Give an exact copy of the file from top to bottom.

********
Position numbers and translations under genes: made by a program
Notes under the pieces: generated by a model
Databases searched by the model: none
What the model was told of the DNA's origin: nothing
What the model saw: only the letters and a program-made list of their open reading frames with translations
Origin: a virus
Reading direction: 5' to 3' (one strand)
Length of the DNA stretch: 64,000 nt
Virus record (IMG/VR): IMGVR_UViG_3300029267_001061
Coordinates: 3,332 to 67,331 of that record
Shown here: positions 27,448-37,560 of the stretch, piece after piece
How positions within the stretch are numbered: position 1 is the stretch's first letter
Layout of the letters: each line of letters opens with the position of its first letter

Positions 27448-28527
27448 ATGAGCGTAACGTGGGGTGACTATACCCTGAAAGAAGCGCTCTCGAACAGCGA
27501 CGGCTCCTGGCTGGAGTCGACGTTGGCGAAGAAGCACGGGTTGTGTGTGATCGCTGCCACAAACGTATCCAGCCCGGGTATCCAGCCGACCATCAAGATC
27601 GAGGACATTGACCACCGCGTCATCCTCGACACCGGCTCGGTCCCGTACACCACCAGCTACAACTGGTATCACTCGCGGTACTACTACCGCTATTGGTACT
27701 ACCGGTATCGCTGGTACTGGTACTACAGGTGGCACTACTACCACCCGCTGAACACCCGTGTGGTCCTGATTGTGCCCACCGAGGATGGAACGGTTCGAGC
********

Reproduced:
Position numbers and translations under genes: made by a program
Notes under the pieces: generated by a model
Databases searched by the model: none
What the model was told of the DNA's origin: nothing
What the model saw: only the letters and a program-made list of their open reading frames with translations
Origin: a virus
Reading direction: 5' to 3' (one strand)
Length of the DNA stretch: 64,000 nt
Virus record (IMG/VR): IMGVR_UViG_3300029267_001061
Coordinates: 3,332 to 67,331 of that record
Shown here: positions 27,448-37,560 of the stretch, piece after piece
How positions within the stretch are numbered: position 1 is the stretch's first letter
Layout of the letters: each line of letters opens with the position of its first letter

Positions 27448-28527
27448 ATGAGCGTAACGTGGGGTGACTATACCCTGAAAGAAGCGCTCTCGAACAGCGA
27501 CGGCTCCTGGCTGGAGTCGACGTTGGCGAAGAAGCACGGGTTGTGTGTGATCGCTGCCACAAACGTATCCAGCCCGGGTATCCAGCCGACCATCAAGATC
27601 GAGGACATTGACCACCGCGTCATCCTCGACACCGGCTCGGTCCCGTACACCACCAGCTACAACTGGTATCACTCGCGGTACTACTACCGCTATTGGTACT
27701 ACCGGTATCGCTGGTACTGGTACTACAGGTGGCACTACTACCACCCGCTGAACACCCGTGTGGTCCTGATTGTGCCCACCGAGGATGGAACGGTTCGAGC